In order, therefore, to put a stop to so great an evil, I have resolved by this short discourse to demonstrate, that intemperance is an abuse which may be easily removed, and that the good old sober living may be substituted in its stead; and this I undertake more readily, as many young men of the best understanding, knowing that it is a vice, have requested it of me, moved thereto by seeing their fathers drop off in the flower of their youth, and me so sound and hearty at the age of eighty-one. They expressed a desire to reach the same term, nature not forbidding us to wish for longevity; and old-age being, in fact, that time of life in which prudence can be best exercised, and the fruits of all the other virtues enjoyed with less opposition, the passions being then so subdued, that man gives himself up entirely to reason. They beseeched me to let them know the method pursued by me to attain it; and then finding them intent on so laudable a pursuit, I have resolved to treat of that method, in order to be of service not only to them, but to all those who may be willing to peruse this discourse. I shall, therefore, give my reasons for renouncing intemperance, and betaking myself to a sober course of life; declare freely the method pursued by me for that purpose; and then set forth the effects of so good an habit upon me; whence it may be clearly gathered, how easy it is to remove the abuse of intemperance. I shall conclude, by shewing how many conveniencies and blessings are the consequences of a sober life.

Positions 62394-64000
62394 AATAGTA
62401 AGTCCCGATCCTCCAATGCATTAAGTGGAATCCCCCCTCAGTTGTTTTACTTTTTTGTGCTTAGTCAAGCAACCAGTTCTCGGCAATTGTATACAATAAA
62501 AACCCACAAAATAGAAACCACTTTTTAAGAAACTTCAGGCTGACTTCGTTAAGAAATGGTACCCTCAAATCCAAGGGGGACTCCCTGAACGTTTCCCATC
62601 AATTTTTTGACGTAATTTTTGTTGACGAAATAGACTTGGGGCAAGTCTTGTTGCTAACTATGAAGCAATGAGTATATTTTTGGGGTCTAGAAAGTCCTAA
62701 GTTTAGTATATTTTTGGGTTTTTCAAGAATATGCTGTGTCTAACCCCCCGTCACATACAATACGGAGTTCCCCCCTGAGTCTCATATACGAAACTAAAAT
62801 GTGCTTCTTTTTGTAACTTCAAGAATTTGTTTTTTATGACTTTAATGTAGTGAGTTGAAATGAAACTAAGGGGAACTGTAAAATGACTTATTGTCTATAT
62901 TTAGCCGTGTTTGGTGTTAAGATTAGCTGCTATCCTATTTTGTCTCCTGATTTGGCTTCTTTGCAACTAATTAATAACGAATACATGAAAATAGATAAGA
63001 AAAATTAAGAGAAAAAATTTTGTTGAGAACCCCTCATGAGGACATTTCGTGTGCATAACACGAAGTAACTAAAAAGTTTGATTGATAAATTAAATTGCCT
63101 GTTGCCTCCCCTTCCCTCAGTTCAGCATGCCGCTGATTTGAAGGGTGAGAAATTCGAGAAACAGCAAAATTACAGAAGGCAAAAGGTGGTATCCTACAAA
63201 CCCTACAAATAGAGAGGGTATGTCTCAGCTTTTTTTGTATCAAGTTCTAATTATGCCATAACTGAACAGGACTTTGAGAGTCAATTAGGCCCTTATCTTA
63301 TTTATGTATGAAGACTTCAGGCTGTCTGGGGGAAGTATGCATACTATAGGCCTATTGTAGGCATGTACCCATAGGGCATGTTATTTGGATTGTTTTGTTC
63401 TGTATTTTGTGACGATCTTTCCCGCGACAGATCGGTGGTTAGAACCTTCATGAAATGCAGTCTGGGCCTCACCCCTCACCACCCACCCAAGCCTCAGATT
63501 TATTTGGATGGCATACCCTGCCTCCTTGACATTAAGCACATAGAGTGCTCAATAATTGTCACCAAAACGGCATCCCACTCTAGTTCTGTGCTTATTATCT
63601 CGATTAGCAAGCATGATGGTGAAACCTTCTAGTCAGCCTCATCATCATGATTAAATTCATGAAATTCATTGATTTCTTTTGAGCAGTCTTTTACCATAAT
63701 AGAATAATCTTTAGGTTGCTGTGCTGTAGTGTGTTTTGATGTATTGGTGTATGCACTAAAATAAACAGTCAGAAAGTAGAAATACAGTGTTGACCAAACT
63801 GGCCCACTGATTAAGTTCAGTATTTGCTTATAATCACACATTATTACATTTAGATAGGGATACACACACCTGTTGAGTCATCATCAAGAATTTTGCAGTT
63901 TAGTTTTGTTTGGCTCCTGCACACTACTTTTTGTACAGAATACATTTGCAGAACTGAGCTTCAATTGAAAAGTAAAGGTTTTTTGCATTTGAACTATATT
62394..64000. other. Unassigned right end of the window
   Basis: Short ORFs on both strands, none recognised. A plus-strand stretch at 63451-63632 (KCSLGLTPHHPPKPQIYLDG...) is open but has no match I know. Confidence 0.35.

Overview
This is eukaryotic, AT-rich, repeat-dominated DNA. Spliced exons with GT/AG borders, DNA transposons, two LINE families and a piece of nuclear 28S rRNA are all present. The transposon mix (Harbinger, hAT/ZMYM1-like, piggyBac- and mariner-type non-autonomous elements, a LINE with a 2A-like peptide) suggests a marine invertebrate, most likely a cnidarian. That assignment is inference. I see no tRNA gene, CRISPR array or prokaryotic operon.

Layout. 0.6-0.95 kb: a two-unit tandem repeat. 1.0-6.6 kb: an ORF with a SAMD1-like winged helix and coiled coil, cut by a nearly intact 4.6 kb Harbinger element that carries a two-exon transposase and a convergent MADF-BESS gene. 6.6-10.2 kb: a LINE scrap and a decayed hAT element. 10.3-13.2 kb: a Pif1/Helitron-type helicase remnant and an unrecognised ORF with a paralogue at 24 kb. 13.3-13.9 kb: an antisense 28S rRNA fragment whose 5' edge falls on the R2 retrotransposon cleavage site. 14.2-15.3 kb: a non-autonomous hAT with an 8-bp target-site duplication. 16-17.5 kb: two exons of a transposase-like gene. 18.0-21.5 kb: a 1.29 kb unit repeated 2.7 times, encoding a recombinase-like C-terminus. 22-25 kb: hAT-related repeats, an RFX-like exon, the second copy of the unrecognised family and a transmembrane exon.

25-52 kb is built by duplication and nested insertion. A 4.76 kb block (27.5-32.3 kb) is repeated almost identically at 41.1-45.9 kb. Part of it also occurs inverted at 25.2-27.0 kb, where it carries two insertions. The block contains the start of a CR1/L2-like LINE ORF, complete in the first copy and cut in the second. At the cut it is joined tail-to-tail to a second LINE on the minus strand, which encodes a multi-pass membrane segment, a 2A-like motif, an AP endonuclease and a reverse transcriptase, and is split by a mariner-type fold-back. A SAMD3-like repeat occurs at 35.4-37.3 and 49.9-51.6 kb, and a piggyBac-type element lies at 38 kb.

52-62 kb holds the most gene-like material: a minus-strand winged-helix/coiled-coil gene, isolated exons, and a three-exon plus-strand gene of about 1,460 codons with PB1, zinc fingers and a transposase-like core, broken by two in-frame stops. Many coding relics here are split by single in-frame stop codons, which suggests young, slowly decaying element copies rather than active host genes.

I say then, that the heavy train of infirmities, which had not only invaded, but even made great inroads in my constitution, were my motives for renouncing intemperance, to which I had been greatly addicted; so that, in consequence of it, and the badness of my constitution, my stomach being exceedingly cold and moist, I was fallen into different kinds of disorders, such as pains in my stomach, and often stitches, and spices of the gout; attended by, what was still worse, an almost continual slow fever, a stomach generally out of order, and a perpetual thirst. From these natural and acquired disorders the best delivery I had to hope for, was death, to put an end to the pains and miseries of life; a period very remote in the regular course of nature, though I had hastened it by my irregular manner of living. Finding myself, therefore, in such unhappy circumstances between my thirty-fifth and fortieth year, every thing that could be thought of having been tried to no purpose to relieve me, the physicians gave me to understand, that there was but one method left to get the better of my complaints, provided I would resolve to use it, and patiently persevere in it. This was a sober and regular life, which the assured me would be still of the greatest service to me, and would be as powerful in its effects, as the intemperance and irregular one had been, in reducing me to the present low condition: and that I might be fully satisfied of its salutary effects, for though by my irregularities I was become infirm, I was not reduced so low, but that a temperate life, the opposite in every respect to an intemperate one, might still entirely recover me. And besides, it in fact appears, such a regular life, whilst observed, preserves men of a bad constitution, and far gone in years, just as a contrary course has the power to destroy those of the best constitution, and in their prime; for this plain reason, that different modes of life are attended by different effects; art following, even herein, the steps of nature, with equal power to correct natural vices and imperfections. This is obvious in husbandry and the like. They added, that if I did not immediately have recourse to such a regimen, I could receive no benefit from it in a few months, and that in a few more I must resign myself to death.